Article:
Thus, in the third case, since the utility model was granted when the PCT application was filed, it could not serve as a basis for the PCT application. The only way to continue the PCT application was to abandon claiming of the priority and amend the claims to incorporate new subject matter that was not disclosed in the priority utility model application.

How should an applicant handle an application claiming priority?

Priority is a subject regarding matters in a foreign country other than the applicant's own. The experience and knowledge of an applicant drawn from his own country may not be applicable. Sometimes, this can lead to a loss to an application.

For example, an applicant can file a provisional application and then derive a standard one from it in the US. From the perspective of the Chinese Patent Office or European Patent Office, the provisional application and the standard one can sometimes be very different. In this regard, the priority for an application derived from such a provisional one may not be valid in China or Europe.

Many international companies have subsidiaries in China and generate inventions here. Some of these inventions will first be filed in China, which may involve a domestic priority issue as discussed above.

As priority issues can be very complicated, a generic solution is not suitable for every case. Furthermore, most of the actions dealing with priority cannot be reversed. It is therefore extremely important to consult experienced local patent lawyers in advance.

Guoquan Yang
  Guoquan Yang is a partner at Bridgeon Law Firm and is a Chinese lawyer and patent attorney. He excels in litigation and has represented clients before the China Supreme Court. With a unique combination of R&D experience, strong expertise in IP disputes and extensive knowledge of US and EP IP practices, he is a trusted advisor to domestic and international clients. Mr Yang is a frequent speaker on intellectual property issues at conferences and forums with judges. He is also a lecturer at the All China Patent Agents Association (ACPAA). He was named as a China Two-Star Patent Litigator.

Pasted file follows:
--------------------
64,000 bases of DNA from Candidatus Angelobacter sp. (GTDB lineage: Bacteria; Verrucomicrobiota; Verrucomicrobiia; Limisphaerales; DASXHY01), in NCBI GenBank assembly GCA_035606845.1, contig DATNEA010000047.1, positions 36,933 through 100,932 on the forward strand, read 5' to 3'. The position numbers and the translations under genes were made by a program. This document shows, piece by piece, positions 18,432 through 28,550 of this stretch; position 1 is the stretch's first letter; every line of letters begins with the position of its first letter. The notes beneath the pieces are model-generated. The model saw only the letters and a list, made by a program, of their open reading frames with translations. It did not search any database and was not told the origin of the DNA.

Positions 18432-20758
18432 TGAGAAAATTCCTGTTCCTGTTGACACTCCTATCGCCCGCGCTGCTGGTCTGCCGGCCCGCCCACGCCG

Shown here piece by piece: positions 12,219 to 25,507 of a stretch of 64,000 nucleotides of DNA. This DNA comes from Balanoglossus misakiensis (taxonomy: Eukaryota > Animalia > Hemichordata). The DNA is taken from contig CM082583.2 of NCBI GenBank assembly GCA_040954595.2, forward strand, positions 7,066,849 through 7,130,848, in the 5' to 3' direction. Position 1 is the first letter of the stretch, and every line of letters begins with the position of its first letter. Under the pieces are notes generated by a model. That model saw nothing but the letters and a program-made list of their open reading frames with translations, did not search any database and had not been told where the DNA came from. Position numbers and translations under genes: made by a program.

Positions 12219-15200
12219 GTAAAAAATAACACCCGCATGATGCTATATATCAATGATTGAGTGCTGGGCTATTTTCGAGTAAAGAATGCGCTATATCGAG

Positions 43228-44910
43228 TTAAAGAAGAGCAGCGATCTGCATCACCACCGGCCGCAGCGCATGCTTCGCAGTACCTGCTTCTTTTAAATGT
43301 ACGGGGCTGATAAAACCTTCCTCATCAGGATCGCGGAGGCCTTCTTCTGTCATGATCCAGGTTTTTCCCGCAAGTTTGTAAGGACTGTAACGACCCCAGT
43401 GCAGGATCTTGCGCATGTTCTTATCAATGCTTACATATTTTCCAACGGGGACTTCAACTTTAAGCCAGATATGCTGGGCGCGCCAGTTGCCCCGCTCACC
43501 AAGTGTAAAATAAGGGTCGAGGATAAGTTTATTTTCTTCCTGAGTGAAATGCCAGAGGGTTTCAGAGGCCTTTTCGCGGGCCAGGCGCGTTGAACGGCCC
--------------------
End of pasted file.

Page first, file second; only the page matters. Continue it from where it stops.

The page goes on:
Youping Ma
  Youping Ma is the founding partner of Bridgeon Law Firm and is a Chinese lawyer and patent attorney. With over 15 years of experience, she has worked on many large-scale IP infringement litigations and patent invalidations. She earned her dual degree in computer science and law from Peking University. She is the executive council member of the Capital Intellectual Property Services Association, a standards committee member of the Capital Intellectual Property Services Association and director of the intellectual property committee of the China Productivity Promotion Centre. She was named a Beijing Outstanding Patent Attorney of 2014 and China Four-Star Patent Litigator.